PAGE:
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  • Writer's pictureHardingstone Ceremonies

To Knot or not to Knot…

Handtying © Red N Dead Photography

Throughout my career as a teacher I have valued opportunities to learn more, to update my thinking or pedagogy; my students will remember my enthusiasm for attending Dr Peter Vardy’s A Level conferences!  As I embark on my new career as a celebrant, I remain committed to developing my skills.  I was lucky enough to train with Veronika and Paul Robinson of Heart-led Celebrant Training; the training was thorough, demanding and deeply fulfilling.  I completed my celebrancy training ready to serve individuals, couples and families with care, authenticity, and integrity. (For further information read my earlier blog).  I am, however, deeply conscious of continuing to learn about my craft, to develop my skills and to learn from other experts in my field.

Handfasting ceremony
Handfasting ceremony © Hannah Michael

In the spirit of continuing learning, I was delighted to attend, what I hope will be, the first of many celebrant retreats in Glassonby, Cumbria.  This particular retreat was focused on Handfasting ceremonies and Handtying rituals, both hugely popular elements of many celebrant led bonding ceremonies.  Through a variety of practical workshops, demonstrations and witnessing two varieties of a handfasting ceremony, attendees learnt about the history, spiritual significance and delivery of these ceremonies.  Handfasting ceremonies are a part of many cultures including pre-Christian, Biblical  and modern times.  In the Bible there is reference to the “threefold cord” whilst handfasting is an essential part of both Pagan and Wiccan traditions and was popular throughout Celtic communities. In times past it represented a legally binding betrothal or engagement and today it remains a popular ceremony to represent weddings and unions. Handtying on the other hand, refers to a specific ritual which takes place within a range of ceremonies.  Many couples today choose to include some kind of handtying or ribbon tying ritual within their marriage or vow renewal ceremony.  It is a beautiful way to represent the joining of two people or two families and makes for wonderful photographs!

The opportunity to practise the actual tying of ribbons and cords in a variety of ways, along with the mechanisms of moving from hands interlocked to hands held for walking out of the ceremony together was absolutely invaluable.  Veronika Robinson and Jacqui Harding shared their tips from years of experience for making bonding cords, ensuring they look neat and stay in place during the rituals as well as offering inspiration for writing about the wide variety of symbolism and significance they can hold. I left with a deeply enhanced knowledge and understanding of both ceremony and ritual.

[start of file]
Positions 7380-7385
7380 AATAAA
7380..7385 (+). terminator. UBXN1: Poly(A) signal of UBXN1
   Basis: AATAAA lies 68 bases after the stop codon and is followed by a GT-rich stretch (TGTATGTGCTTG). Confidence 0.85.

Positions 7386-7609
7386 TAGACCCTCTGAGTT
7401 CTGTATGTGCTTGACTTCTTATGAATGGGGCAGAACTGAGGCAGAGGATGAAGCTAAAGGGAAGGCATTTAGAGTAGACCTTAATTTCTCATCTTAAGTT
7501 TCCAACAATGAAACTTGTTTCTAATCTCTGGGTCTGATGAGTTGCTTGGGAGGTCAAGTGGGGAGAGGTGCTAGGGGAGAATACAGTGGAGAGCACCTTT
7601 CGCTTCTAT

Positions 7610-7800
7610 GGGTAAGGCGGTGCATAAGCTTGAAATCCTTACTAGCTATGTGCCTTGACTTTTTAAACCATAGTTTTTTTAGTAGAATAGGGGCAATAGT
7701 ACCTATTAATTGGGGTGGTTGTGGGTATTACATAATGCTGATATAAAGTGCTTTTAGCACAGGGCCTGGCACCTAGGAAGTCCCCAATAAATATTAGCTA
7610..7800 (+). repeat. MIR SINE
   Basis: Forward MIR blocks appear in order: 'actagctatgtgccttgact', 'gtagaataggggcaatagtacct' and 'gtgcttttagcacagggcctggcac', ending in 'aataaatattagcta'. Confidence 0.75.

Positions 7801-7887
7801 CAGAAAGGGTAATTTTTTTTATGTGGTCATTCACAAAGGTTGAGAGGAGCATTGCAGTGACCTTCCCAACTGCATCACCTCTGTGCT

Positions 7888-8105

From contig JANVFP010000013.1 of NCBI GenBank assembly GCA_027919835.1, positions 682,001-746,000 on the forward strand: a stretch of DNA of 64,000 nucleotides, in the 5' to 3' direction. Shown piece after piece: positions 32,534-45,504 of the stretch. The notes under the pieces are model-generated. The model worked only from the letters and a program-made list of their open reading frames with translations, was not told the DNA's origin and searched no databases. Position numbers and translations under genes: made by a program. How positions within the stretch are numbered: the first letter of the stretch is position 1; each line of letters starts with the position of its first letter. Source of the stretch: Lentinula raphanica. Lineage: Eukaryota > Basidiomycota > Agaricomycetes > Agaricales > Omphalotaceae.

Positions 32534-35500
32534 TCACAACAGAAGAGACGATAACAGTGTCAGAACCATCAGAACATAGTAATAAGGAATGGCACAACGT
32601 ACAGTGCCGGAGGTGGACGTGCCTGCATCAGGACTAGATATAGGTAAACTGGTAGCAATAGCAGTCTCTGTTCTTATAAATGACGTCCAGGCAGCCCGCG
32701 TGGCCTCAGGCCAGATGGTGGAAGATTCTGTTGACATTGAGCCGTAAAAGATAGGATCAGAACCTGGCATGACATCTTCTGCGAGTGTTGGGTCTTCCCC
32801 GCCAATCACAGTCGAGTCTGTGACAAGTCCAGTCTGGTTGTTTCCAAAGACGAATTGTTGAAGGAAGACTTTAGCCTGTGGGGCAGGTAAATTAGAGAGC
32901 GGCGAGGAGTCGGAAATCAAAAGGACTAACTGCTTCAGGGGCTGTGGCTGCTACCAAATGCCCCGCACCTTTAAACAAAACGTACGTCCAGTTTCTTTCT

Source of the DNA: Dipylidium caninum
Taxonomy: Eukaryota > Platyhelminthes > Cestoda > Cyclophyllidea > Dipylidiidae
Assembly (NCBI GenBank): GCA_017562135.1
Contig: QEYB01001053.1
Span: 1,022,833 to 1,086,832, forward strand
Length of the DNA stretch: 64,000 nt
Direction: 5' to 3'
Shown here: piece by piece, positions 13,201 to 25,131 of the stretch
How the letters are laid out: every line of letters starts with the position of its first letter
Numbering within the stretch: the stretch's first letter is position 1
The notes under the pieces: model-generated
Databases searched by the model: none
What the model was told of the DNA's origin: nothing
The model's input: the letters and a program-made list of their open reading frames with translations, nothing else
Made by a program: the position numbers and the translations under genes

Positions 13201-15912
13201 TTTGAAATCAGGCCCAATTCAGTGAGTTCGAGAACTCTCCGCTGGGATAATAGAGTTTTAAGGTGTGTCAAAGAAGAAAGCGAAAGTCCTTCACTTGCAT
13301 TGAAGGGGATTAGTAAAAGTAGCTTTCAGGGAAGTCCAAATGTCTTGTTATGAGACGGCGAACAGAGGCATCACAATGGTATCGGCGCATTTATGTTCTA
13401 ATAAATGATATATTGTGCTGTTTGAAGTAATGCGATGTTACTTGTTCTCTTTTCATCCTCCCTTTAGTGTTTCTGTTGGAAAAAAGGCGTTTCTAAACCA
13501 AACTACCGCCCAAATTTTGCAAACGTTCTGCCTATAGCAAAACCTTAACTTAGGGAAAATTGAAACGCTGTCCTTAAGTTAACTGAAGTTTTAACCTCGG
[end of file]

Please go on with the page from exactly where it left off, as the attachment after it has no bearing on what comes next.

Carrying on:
Handtying © Red N Dead Photography

In addition to my increased expertise, I also gained something more unexpected but just as invaluable - friendship.  We arrived on Friday afternoon as strangers but the atmosphere of mutual support and sincere cooperation was evident from the first moment.  From our trainers to fellow celebrants, from the couples who kindly allowed us to witness their beautiful vow renewals, to Nic the photographer whose skills captured the moments so perfectly; everyone was open, kind and accepting.  By Sunday afternoon the friendship was tangible and I am quite sure these new connections will grow ever deeper as time passes.

Ribbon tying at Handfasting ceremony
Ribbon tying © Camilla Reynolds Photography

I already believed in the value of Continuing Professional Development but am deeply indebted to everyone for confirming it to me so powerfully.  I already believed cooperation to be more important than competition between celebrants but am delighted to see the sentiment shared so vividly by others.

By Catrina Young, Leicestershire Heart-led celebrant, Marking Life’s Moments.

© Hardingstone Ceremonies, March 2024

Thanks to:

Veronika and Paul Robinson - Heart-led Celebrant Training

Jacqui Harding - Ceremony by Design

My fellow attendees, and K & C.

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